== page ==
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4229 Views 10 Replies Latest reply: Sep 5, 2008 10:02 PM by Back in the Saddle
survived99 Amateur 50 posts since
Dec 14, 2007
Currently Being Moderated

Jul 5, 2007 10:00 PM

Core strength

I think that I have very low "core" strength and I am looking for ideas on how to improve it so that I can run for longer periods. Here is some more info:

I have been running for 2 years - I am trying to build myself up for a half-marathon next year. I am 49 and have not been athletic AT ALL my whole life. But I just love running. I'm at the 10-12 km long run once/week and 2 or 3 7km runs each week stage.

I had a stress fracture last year and am having some difficulties with my piriformis now - everything happens on my left side. A physiotherapist said that my gluteus medias (sp?) is weak on that side. I have been given some exercises but they don't relate to my core, just this muscle.

I want to be able to run until I'm 80    and I wonder if there is a way to improve my core strength.

Thanks!
Ruth

  • jansd Amateur 410 posts since
    Jun 8, 2003
    Currently Being Moderated
    1. Jul 5, 2007 10:17 PM (in response to survived99)
    Re: Core strength

    Sign up for Pilates classes. I think a good Pilates class is the best, most complete, and hardest core workout you can get and it's ideal for running. And you'll work all your gluteals too.

  • melistic Amateur 777 posts since
    Oct 11, 2007
    Currently Being Moderated
    2. Jul 6, 2007 11:17 AM (in response to survived99)
    Re: Core strength

    core work is easy and can be done anywhere w/ little to no equipment.
    I'd start w/ some planks which will give you a good idea of how strong you are or how far you have to go.
    A plank is in effect like a push up w/o the push up. assume the position hands shoulder width apart, wrist under shoulders, up on your toes. Your body should be straight like a plank. Do not stick your butt in the air or let your hips sag below the line.
    Do one of these on your hands. 30 second (or less) rest.
    Do one on your elbows (elbows under shoulders) 30 sec. rest
    Repeat.
    Time yourself. Hold each as long as you can. Fully engage all muscles from your thighs & calves to your shoulders.
    If you find one is much easier than the other that would point to specific core imbalances. (I can help further from there)
    v-sits, crunches, full sit-up's (actually hip flexors) side planks, leg lifts, back extensions, stars, hip dips...
    *it is important to work your back muscles whenever you work your stomach muscles to stay balanced*

    any chance you have a swiss ball?

    Mel

  • nocknee Rookie 127 posts since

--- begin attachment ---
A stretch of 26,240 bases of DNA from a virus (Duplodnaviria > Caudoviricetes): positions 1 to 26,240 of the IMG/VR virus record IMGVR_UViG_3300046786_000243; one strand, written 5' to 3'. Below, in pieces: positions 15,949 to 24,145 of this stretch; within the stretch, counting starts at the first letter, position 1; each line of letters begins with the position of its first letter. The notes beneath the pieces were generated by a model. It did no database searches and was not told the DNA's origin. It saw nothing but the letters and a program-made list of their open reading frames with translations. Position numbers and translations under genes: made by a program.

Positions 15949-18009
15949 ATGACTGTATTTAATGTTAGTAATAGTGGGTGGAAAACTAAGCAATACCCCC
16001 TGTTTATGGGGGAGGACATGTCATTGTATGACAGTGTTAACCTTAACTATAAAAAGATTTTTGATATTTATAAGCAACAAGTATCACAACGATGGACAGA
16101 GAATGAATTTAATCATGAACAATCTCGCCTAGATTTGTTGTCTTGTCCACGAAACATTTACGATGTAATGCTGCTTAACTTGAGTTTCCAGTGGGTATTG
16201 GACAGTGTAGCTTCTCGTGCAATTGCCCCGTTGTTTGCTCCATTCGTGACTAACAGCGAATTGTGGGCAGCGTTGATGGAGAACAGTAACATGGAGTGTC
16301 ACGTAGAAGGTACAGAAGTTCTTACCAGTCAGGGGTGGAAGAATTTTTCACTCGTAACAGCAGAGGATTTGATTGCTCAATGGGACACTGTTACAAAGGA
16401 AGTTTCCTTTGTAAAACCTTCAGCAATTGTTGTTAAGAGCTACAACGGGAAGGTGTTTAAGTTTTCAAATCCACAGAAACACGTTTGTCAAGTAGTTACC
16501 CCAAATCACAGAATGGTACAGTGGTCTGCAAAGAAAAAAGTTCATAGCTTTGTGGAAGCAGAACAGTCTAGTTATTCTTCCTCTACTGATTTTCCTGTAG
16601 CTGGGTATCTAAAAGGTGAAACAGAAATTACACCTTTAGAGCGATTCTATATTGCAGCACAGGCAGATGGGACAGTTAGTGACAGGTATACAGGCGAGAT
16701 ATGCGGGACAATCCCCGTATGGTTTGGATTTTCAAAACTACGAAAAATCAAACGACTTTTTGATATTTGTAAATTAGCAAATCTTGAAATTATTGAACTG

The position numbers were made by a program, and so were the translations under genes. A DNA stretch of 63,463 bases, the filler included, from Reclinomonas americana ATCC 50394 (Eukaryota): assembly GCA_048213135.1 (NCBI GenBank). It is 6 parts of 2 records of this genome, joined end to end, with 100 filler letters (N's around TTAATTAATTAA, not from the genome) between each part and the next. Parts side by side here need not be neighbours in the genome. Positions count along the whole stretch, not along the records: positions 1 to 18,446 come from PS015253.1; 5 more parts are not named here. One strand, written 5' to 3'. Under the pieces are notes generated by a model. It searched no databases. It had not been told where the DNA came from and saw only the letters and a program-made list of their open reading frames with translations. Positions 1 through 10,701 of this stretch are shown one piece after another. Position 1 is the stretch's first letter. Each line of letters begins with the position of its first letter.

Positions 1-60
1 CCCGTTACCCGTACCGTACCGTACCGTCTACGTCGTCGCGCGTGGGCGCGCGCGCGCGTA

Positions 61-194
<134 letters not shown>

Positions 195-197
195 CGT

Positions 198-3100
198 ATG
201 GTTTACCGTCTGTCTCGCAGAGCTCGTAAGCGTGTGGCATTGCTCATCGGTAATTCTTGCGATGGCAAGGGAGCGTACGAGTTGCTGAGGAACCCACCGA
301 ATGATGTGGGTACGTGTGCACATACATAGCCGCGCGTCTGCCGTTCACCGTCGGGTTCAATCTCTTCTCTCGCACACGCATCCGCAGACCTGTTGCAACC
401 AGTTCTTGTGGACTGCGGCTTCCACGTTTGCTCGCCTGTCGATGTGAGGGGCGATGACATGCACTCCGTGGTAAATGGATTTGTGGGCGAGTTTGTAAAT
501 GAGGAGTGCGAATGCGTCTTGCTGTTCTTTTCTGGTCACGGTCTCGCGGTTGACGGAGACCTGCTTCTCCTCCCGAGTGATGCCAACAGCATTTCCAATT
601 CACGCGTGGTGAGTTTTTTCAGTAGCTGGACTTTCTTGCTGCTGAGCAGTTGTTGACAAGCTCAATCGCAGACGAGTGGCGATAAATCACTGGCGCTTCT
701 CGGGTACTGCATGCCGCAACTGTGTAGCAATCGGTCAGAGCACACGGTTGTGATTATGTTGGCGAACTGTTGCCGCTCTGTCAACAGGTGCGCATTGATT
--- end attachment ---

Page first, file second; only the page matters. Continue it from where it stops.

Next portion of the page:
Dec 14, 2007
    Currently Being Moderated
    4. Jul 6, 2007 9:32 PM (in response to survived99)
    Re: Core strength

    melistic: which of these exercises (if any), work the back muscles?

  • melistic Amateur 777 posts since
    Oct 11, 2007
    Currently Being Moderated
    5. Dec 22, 2007 12:36 PM (in response to survived99)
    Re: Core strength

    yes, Ruth, if your left side is noticeably weaker you should focus attention there.  Be sure that is an issue of left side core imbalance rather than left arm/shoulder strength. Or as predominantly right sided, you can start all exercise to the left, most pilates instructors will always start to the right, but they will have no problem with you starting from the left. This lets the left side get a fresh start and the right side can 'take over' when fatigued. When running, as you run thru your mental check list, core tight, leading from hips, shoulder's relaxed, what have you, take a moment now and then to connect mentally w/ the left side to make sure it's carrying it's weight. Don't however neglect the right side, this will only lead to more imbalances elsewhere. I have a daily set a Pilates/ Yoga/ Core moves. Takes about 10 minutes, kinda like the stretch, never leave home without it!

    nocknee:
    many of those exercises will work your back. Specifically the planks, leg lifts& holds (lower back), try adding a leg lift to your plank and double your money. Back extensions and superman's (lay face down, contact your core then lift your arms and legs off the ground & hold) or 'swimming' (essentially the same but use flutter kicks and arm movements) Old school sit up's are great for runners, while they miss the CORE muscles they do hit hip flexors and lower back musculature. Try getting on all 4's and lifting your right leg and left arm, then switch .And hip dips, which are hard to explain in person, let alone in type, will work both obliques and mid-back range. Plank on your elbows, twist from your center aiming your right hip to hit the floor, then the left, do them till you feet fall out from under you, then do 'em again...off the top of my head push up's will hit lats, imbalanced push up even better, if you own hand weights (cheap and easy) we can add rows and such to hit the higher portions